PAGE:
The Words of the Goldberg Family
Somehow it just seems right to send you all something special on Memorial Day.
This past weekend a few of us had a chance to help a sister in need find a safe place to stay where she can live with dignity and purpose as well as get the care she needs. Although it cost some of us old timers a bit of "above and beyond" exertion, I think we all felt better for having done it. Two young fellows from our rising generation got involved as well and without them, we would not have succeeded.
The experience made me proud to be a Unificationist. In a way we all have been in the army of the Lord of the Second Advent for many years. Some of us served as missionaries in foreign countries, some worked in various ways for God here in the US. We are all a bit different and each unique, however one thing we have in common is that we have given a lot for our faith and not asked much in return. We are a little bit like the soldiers who volunteered and fought in wars to maintain the freedoms worth defending.
On this particular day, as our district Pastor, Reverend Francis, reminded us, we take some time to remember those soldiers and sailors who have in the past and who are now defending our freedoms at great cost to self and family. As I recalled my dad, a WWII veteran, and read in the Times about Rolling Thunder it made me very thoughtful.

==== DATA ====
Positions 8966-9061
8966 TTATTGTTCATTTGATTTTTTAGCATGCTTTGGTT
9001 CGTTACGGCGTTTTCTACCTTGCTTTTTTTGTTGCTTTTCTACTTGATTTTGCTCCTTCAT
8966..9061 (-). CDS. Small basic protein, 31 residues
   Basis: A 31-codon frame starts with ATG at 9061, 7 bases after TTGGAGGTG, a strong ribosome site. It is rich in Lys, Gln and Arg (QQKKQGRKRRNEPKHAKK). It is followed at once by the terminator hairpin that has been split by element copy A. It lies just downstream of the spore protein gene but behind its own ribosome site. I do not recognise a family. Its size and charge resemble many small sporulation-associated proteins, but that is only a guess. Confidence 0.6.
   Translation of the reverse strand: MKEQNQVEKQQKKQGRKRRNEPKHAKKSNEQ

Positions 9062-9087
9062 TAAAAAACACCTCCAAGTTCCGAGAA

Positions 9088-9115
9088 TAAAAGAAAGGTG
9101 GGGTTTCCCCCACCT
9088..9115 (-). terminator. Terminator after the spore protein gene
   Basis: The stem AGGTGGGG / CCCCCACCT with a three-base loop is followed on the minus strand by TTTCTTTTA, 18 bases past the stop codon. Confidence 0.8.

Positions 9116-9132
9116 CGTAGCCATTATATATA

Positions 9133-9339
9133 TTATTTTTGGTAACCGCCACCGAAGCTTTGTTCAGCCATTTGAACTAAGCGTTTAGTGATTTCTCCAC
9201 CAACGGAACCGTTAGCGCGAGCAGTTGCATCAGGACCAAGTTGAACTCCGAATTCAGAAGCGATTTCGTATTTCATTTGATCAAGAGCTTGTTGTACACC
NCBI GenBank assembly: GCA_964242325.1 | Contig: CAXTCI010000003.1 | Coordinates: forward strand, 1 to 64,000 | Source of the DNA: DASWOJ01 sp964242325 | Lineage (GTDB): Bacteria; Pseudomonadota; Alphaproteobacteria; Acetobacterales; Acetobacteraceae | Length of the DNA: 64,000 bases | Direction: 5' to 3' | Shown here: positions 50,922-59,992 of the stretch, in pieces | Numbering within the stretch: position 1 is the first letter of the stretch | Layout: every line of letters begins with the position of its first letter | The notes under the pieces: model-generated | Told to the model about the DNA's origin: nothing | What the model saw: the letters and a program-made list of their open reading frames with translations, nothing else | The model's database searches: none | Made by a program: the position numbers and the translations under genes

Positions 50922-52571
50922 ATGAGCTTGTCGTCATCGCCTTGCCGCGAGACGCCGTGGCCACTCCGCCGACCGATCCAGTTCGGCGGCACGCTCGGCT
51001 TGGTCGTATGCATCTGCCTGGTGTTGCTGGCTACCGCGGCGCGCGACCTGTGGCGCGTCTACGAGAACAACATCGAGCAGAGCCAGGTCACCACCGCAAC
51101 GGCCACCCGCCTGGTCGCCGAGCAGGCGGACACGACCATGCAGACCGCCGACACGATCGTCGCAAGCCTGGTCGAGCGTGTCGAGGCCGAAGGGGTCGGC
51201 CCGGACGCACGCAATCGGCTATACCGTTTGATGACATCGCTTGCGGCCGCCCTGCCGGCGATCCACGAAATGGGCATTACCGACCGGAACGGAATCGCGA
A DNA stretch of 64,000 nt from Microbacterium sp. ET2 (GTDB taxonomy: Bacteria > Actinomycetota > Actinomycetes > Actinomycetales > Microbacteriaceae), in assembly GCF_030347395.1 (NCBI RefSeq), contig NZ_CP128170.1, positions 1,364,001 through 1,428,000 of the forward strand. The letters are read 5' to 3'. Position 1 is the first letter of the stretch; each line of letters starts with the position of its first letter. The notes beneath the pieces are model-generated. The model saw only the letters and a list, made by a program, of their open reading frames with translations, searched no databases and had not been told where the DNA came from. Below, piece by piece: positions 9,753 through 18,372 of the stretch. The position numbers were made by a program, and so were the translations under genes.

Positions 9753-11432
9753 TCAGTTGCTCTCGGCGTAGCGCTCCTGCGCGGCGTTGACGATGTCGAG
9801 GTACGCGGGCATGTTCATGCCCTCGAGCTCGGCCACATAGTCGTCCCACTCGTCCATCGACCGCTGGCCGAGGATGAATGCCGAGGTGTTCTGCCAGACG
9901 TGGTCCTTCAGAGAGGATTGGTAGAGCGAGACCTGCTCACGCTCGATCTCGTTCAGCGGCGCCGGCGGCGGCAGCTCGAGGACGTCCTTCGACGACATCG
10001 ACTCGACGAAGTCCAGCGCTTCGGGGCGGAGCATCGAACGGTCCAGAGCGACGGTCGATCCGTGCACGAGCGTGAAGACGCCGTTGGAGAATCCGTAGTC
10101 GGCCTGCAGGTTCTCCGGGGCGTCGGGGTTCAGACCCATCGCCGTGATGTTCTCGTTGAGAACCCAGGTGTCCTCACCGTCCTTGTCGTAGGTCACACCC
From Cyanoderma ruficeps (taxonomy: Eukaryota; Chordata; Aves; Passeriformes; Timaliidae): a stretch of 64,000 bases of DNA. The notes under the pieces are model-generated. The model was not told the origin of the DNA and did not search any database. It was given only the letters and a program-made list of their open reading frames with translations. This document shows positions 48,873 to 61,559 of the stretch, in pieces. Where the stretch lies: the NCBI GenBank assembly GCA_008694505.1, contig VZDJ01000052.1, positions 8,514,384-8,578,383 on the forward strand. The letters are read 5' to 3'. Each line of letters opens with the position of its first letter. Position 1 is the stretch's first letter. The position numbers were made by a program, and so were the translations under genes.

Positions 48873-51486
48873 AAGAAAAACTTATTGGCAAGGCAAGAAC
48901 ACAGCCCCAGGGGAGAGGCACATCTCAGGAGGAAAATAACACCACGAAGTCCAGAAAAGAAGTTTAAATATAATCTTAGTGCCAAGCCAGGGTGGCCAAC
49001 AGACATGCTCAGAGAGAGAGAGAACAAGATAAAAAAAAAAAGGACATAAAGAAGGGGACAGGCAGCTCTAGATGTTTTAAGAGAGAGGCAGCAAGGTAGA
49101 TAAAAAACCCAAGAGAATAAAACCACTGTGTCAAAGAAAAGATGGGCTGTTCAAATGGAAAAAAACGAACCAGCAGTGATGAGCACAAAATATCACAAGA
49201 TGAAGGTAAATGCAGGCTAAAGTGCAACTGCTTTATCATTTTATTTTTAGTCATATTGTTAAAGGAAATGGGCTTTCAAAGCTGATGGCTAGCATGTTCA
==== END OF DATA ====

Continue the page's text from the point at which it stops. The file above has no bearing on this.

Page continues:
You know, a lot of people come back from wars with physical wounds and scars that heal eventually with the best medical care. The trouble is that because of the reality of the violence of war, and due to the life and death struggles that many of these men and women experienced, their perceptions of themselves will never be the same as those of a civilian. War mentality is not at all like the daily life in our busy nation here at home. Many come home with internal wounds and need more than medicine can provide.
Perhaps some of you can identify with the returning war veteran if you compare your times of spiritual struggle to being in a war of sorts. In spite of the fact that maybe our "war stories of faith" might not be quite as gritty as those of a soldier, somehow I think many of us can identify with the spiritual and emotional wounds of men and women who suffered in extreme circumstances.
So, if you have the chance today, or any day from now on, please extend a friendly smile and some warm regard and thanks for a veteran or a soldier, no matter if that person may seem aloof or tough looking. And please remember to be kind to one another, for we all bear scars and wounds of one kind or another and it helps to know that someone truly cares.
Thanks for listening and I hope you enjoy the attached poem on this Memorial Day.
Pastor Matthew Goldberg